LINCOLN — Nebraska's battered offensive line might take the field against Michigan State on Saturday without yet another starter because of injury.
Coach Bo Pelini confirmed that junior offensive guard Mike Moudy was injured in practice this week. Moudy was seen in a sling after Wednesday's practice. His status is uncertain, Pelini said.
Moudy stepped into a starting role at guard last month — replacing senior Spencer Long, who suffered a season-ending knee injury on Oct. 12.
Top left guard Jake Cotton (knee ligament sprain) hasn't played since Nov. 2, though he returned to practice this week. Three-year starting tackle Jeremiah Sirles is still recovering from a sprained knee ligament suffered at Michigan last weekend.
Sophomore Zach Sterup has taken over for Sirles at right tackle, playing the first meaningful snaps of his collegiate career in Nebraska's 17-13 win over the Wolverines on Saturday. Senior Andrew Rodriguez moved from tackle to guard last week to fortify the interior. Starting senior center Cole Pensick can also play guard, and junior reserve Mark Pelini has taken snaps at center in every game.
Line depth 'fortunate thing'
Before all the injuries hit the Nebraska offensive line, the Huskers were rotating three tackles (Sirles, Rodriguez, Brent Qvale) and giving Moudy game reps behind Cotton at left guard and Pelini snaps behind Pensick at center.
NU assistant coach Barney Cotton called that a “fortunate thing” as several non-starters have either been starting or picking up more playing time in recent weeks with injuries to Long, Jake Cotton, Sirles and now Moudy.
“So we're putting guys in games that have played extensively throughout the year,” Barney Cotton said.
One who wasn't playing much but got the call Saturday was Sterup, who replaced Sirles at right tackle just before halftime. It's possible that the sophomore will make his first career start against Michigan State.
Cotton said Sterup is at 6-foot-8 and 325 pounds after being around 250 when NU was recruiting him at Hastings St. Cecilia and arriving at 260 in 2011.
“And I doubt that he's done growing,” Cotton said. “I would assume that 325 isn't where he stops.”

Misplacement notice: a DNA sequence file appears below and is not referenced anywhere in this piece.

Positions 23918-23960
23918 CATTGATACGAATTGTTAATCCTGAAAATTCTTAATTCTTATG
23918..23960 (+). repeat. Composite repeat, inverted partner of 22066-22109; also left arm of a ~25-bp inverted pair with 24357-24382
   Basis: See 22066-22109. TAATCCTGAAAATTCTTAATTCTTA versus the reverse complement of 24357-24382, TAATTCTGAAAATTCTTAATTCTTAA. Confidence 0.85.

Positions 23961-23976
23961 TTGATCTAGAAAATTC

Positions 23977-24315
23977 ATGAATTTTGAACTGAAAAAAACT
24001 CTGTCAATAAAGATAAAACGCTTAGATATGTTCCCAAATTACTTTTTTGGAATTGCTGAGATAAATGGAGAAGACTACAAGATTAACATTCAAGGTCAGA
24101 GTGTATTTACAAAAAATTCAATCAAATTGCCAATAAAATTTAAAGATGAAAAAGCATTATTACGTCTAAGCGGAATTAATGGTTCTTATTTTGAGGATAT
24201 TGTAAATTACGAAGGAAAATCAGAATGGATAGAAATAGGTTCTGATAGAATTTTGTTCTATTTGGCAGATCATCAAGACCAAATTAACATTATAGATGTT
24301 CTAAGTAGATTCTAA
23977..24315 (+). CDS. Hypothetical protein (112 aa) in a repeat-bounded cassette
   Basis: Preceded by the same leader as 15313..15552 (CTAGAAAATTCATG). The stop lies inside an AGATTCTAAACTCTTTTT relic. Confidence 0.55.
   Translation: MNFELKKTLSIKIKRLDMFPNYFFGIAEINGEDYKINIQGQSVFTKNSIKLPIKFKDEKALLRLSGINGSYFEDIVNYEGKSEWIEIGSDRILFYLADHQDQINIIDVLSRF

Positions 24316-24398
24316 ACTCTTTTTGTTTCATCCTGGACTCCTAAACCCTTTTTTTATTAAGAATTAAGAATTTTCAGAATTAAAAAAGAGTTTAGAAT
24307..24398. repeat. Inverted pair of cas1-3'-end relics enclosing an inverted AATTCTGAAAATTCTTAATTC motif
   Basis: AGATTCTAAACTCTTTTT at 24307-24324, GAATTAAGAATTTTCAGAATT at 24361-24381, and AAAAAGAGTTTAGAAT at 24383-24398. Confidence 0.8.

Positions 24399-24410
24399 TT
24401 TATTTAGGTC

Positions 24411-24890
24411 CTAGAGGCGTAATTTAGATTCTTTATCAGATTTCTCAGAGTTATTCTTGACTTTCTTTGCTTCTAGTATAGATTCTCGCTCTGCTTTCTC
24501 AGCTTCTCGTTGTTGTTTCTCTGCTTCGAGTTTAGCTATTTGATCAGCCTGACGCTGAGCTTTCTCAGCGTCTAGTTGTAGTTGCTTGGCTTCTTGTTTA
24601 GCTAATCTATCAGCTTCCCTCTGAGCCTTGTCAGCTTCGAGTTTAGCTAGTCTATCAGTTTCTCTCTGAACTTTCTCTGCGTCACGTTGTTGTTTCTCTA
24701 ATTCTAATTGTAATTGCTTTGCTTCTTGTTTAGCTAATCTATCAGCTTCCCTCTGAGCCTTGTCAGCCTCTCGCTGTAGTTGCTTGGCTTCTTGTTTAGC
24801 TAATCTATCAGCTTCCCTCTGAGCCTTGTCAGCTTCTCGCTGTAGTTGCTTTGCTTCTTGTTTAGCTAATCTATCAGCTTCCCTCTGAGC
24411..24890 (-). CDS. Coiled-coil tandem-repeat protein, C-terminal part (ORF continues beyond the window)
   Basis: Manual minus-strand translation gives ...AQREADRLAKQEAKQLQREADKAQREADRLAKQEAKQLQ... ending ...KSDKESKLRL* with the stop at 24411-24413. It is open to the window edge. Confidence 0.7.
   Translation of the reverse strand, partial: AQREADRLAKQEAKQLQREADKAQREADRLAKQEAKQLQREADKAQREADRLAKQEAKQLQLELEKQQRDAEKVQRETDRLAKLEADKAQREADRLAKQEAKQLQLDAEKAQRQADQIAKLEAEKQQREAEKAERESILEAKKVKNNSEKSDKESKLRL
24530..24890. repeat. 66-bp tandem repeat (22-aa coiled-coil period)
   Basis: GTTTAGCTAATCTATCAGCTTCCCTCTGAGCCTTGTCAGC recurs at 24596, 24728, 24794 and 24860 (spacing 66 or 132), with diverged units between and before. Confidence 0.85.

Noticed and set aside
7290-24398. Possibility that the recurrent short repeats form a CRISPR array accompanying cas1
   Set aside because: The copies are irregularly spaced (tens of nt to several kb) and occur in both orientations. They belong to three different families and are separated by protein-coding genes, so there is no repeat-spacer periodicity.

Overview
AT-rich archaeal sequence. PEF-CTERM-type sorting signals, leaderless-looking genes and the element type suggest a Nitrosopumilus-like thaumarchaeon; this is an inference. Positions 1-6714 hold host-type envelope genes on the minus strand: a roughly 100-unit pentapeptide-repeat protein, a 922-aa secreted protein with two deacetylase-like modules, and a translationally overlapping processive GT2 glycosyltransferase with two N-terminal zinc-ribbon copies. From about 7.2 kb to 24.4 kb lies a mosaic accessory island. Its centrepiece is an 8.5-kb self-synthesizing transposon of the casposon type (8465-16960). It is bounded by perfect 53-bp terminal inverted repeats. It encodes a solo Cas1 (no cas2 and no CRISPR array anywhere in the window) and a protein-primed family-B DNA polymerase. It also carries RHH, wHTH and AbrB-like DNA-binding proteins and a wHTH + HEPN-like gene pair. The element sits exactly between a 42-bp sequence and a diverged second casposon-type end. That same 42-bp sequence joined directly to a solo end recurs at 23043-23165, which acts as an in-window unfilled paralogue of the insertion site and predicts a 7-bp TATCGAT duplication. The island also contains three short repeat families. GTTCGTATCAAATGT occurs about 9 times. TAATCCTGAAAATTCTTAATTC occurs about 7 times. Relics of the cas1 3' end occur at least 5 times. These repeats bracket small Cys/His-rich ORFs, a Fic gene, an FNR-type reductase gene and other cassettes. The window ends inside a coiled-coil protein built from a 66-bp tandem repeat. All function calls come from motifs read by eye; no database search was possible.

Running backs juggling new drill
Nebraska running backs coach Ron Brown invented the latest drill for his position while having an innocuous conversation with sophomore fullback Andy Janovich. Janovich told Brown about how he’d been juggling for kids as part of community outreach when Brown had a question.
Do you move your head when you juggle? No, Janovich said. You keep your head in one spot and see all the balls out of the corners of your eyes. Not long after, Brown had all of his running backs and fullbacks juggling tennis balls after practice. The idea: to work on seeing multiple defenders without having to turn their heads to do it. Brown calls incessant head-turning “playing ping-pong.”
“I don’t want the whole head-on-a-swivel football player,” Brown said. “I don’t want them to play ping-pong. I want them to juggle — to put their eyes on a spot and see peripherally.”
It’s especially helpful for fullbacks, Brown said, who come around the line of scrimmage and have to decide which free defender to block. Brown collected examples on film to show his fullbacks when they’re moving their heads too much — and thus missing the right blockers.
“When those fullback come and they’re lead blockers — and they’ve got a choice between the safety inside, the corner outside and the backer down low, what are they going to do?” Brown said.